Dem senator made big money off outsourcing he attacked


Photo source: United States Senate, Public Domain

Indiana Senator Joe Donnelly pocketed $80,000 in profits from a family business that outsourced jobs to Mexico, while at the same time campaigning to voters as an opponent of the practice.

The Associated Press broke the story Friday.

Donnelly has cast himself to voters as an opponent of U.S.-based companies sending jobs overseas, with repeated campaign and official Senate statements specifically targeting the high-profile case of the Carrier corporation liquidating around 1,000 jobs at an Indiana factory, with many going to Mexico.

But as Donnelly slammed Carrier for outsourcing, he collected around $80,000 in profits as a shareholder in Stewart Superior Corp., an arts and crafts company owned by his brother, which switched to cheaper Mexican labor to make its inkpads.

The AP broke the story Friday morning. By Friday afternoon Donnelly had issued a statement declaring he was selling his stock and claiming he was unaware his brother’s company, in which he used to be an officer, was using Mexican labor.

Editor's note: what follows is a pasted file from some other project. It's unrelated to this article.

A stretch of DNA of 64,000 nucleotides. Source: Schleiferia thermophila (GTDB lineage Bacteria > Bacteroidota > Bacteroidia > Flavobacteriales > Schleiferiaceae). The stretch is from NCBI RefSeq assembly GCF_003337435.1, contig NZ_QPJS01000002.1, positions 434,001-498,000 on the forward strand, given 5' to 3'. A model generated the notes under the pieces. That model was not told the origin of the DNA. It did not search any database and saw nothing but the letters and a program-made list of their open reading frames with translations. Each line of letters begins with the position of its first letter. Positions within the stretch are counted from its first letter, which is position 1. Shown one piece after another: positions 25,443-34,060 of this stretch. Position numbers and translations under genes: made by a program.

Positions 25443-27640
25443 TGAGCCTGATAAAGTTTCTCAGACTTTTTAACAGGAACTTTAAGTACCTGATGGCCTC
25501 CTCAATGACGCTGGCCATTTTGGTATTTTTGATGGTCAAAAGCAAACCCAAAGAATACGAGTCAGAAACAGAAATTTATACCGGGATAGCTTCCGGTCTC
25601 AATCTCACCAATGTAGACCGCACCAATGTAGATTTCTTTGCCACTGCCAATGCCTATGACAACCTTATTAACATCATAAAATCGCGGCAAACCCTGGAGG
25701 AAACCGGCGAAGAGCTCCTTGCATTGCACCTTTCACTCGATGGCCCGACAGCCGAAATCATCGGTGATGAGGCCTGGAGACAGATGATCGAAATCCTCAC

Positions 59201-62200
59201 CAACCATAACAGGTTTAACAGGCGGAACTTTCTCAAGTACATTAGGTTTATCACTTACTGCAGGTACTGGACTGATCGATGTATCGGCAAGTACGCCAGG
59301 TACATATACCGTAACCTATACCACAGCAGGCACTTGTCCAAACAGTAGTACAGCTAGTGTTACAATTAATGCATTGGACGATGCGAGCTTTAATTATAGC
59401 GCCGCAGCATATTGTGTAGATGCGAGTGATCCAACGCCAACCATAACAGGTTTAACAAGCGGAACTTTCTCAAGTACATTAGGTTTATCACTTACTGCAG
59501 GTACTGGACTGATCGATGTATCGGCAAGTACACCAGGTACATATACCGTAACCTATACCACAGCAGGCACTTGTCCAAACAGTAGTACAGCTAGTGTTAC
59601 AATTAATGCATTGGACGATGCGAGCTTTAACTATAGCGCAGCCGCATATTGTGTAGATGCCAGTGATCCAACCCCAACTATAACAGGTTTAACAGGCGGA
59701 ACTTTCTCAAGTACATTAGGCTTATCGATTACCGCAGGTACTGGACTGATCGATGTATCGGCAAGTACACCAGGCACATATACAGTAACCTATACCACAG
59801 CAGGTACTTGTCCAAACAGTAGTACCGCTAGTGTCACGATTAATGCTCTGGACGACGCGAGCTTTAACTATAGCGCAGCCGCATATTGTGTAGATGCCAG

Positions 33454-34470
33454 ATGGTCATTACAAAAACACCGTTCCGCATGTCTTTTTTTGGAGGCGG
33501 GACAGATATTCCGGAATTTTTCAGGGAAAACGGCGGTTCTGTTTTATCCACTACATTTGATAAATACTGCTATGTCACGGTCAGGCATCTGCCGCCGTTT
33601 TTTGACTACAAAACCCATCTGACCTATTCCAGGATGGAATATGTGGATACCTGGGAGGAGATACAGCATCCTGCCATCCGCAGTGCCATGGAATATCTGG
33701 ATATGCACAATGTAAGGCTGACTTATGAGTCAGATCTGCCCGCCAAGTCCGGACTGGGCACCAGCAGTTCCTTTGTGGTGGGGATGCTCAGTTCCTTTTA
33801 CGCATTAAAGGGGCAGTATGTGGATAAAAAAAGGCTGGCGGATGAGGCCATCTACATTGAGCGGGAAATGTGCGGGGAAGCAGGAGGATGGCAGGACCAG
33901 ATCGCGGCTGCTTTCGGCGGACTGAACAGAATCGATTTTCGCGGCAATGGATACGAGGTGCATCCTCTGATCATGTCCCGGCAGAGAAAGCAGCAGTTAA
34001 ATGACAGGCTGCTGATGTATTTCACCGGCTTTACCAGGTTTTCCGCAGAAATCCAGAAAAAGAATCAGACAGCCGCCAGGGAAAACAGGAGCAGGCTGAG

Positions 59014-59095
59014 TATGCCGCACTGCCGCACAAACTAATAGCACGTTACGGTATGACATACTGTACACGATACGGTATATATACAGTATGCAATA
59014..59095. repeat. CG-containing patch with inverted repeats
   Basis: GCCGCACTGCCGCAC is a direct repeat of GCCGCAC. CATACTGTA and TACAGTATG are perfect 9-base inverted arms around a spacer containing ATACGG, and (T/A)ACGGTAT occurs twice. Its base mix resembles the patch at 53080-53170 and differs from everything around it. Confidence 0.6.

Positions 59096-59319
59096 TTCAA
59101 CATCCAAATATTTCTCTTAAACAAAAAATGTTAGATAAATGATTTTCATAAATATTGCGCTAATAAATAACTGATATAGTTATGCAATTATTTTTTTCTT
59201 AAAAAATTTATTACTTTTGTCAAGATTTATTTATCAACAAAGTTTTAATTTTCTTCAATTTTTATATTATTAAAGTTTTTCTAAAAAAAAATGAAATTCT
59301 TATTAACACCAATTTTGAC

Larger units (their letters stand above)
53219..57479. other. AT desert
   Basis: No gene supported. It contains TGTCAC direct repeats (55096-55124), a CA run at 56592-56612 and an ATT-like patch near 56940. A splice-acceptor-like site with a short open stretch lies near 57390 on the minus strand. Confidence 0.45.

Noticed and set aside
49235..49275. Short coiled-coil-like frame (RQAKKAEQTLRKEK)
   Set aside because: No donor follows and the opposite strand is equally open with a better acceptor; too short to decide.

The company’s website not only talks about its use of Mexican labor, but uses it as a selling point to customers.

“A recently opened manufacturing plant in Guadalajara, Mexico now brings economical, cost competitive manufacturing and product development to our valued customers,” the “About Us” page reads.

“What you’re seeing with Carrier is what I call free riders,” Donnelly said in 2016. “What they do because of the trade agreement NAFTA, is they ship jobs to Mexico for $3 an hour, and so they get the benefit of the absolute lowest wages they can find, and then turn around to ship the products back into the United States.”

“In a financial disclosure form he filed in May, Donnelly reported owning as much as $50,000 in company stock and earning between $15,001 and $50,000 in dividends on it in 2016 alone,” the AP reports. Donnelly also previously served Stewart Superior Corp as a corporate officer and general counsel.

The switch to Mexican labor, which Donnelly criticized when done by Carrier, appears to have literally paid off for him. While the size of his investment in the company has not changed in three years, his profits off the stock have risen dramatically.

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